BMW celebrated its 100th anniversary in a big way at this year’s Pebble Beach happenings, culminating in a tour of the German automaker’s century-long history at the vaunted Concours d’Elegance. Sure, there were rows upon rows of Bavaria’s finest on display, but our hearts had a special place for the packed field of BMW Motorrad’s two-wheeled wonders. There was an extremely impressive field of bikes, but it was Robb Talbott’s 1925 BMW R37 that took home the class-winning ribbon.
The R37 is an exceedingly rare bike, with just over 150 produced during the two-year production run. This is one of BMW’s first endeavors into motorcycle racing, the R37 being a (contemporarily) habanero-hot variant of the road-bound R32.
To create the R37, BMW slashed all road equipment from the frame, fitting just a seat, drivetrain, and headlight. The original engine was replaced with a 494cc two-cylinder engine with overhead valves and an aluminum cylinder head. This pumped out nearly double the horsepower of the R32 and allowed the R37 to dominate in competition. By the time dust settled and the R37’s day in the sun was over, it claimed wins at 91 European races in 1925, 106 in 1926, and 171 in 1927.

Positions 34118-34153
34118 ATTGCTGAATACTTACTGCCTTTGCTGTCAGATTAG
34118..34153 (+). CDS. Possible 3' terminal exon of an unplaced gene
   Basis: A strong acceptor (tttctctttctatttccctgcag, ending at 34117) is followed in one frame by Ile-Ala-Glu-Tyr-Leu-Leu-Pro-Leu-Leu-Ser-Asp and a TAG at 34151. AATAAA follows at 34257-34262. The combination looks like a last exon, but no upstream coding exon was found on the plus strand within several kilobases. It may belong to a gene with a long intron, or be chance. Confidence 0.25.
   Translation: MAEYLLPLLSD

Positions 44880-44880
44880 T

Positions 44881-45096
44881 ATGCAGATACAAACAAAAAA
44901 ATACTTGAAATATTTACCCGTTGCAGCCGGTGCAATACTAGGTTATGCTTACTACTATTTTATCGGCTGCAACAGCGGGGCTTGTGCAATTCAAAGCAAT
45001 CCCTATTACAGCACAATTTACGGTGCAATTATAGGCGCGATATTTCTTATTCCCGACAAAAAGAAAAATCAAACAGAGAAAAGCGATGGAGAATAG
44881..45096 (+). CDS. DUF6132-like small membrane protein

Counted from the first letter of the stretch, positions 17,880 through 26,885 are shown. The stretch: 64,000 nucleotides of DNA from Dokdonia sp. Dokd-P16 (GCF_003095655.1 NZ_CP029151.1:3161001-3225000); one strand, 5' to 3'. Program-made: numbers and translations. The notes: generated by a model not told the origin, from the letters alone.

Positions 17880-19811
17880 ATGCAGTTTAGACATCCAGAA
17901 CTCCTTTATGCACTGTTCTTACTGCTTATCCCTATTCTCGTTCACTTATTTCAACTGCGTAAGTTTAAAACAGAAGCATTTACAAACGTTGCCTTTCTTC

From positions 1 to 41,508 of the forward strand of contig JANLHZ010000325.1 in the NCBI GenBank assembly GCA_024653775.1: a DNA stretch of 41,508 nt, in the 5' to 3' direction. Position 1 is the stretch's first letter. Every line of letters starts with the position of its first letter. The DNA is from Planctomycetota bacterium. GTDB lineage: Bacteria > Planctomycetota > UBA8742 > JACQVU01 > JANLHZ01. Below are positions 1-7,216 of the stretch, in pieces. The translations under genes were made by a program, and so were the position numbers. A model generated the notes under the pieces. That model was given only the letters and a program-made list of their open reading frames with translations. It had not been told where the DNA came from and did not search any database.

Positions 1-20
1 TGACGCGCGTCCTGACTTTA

Robb Talbott, the man who carries the name of the top-shelf clothier Robert Talbott, claimed the class win for BMW motorcycles with his fantastic 1925 example. This is the only R37s remaining in period race trim, and was a shoo-in for the prestigious award, beating out a similar 1923 R32 and a 1954 BMW Rennsport.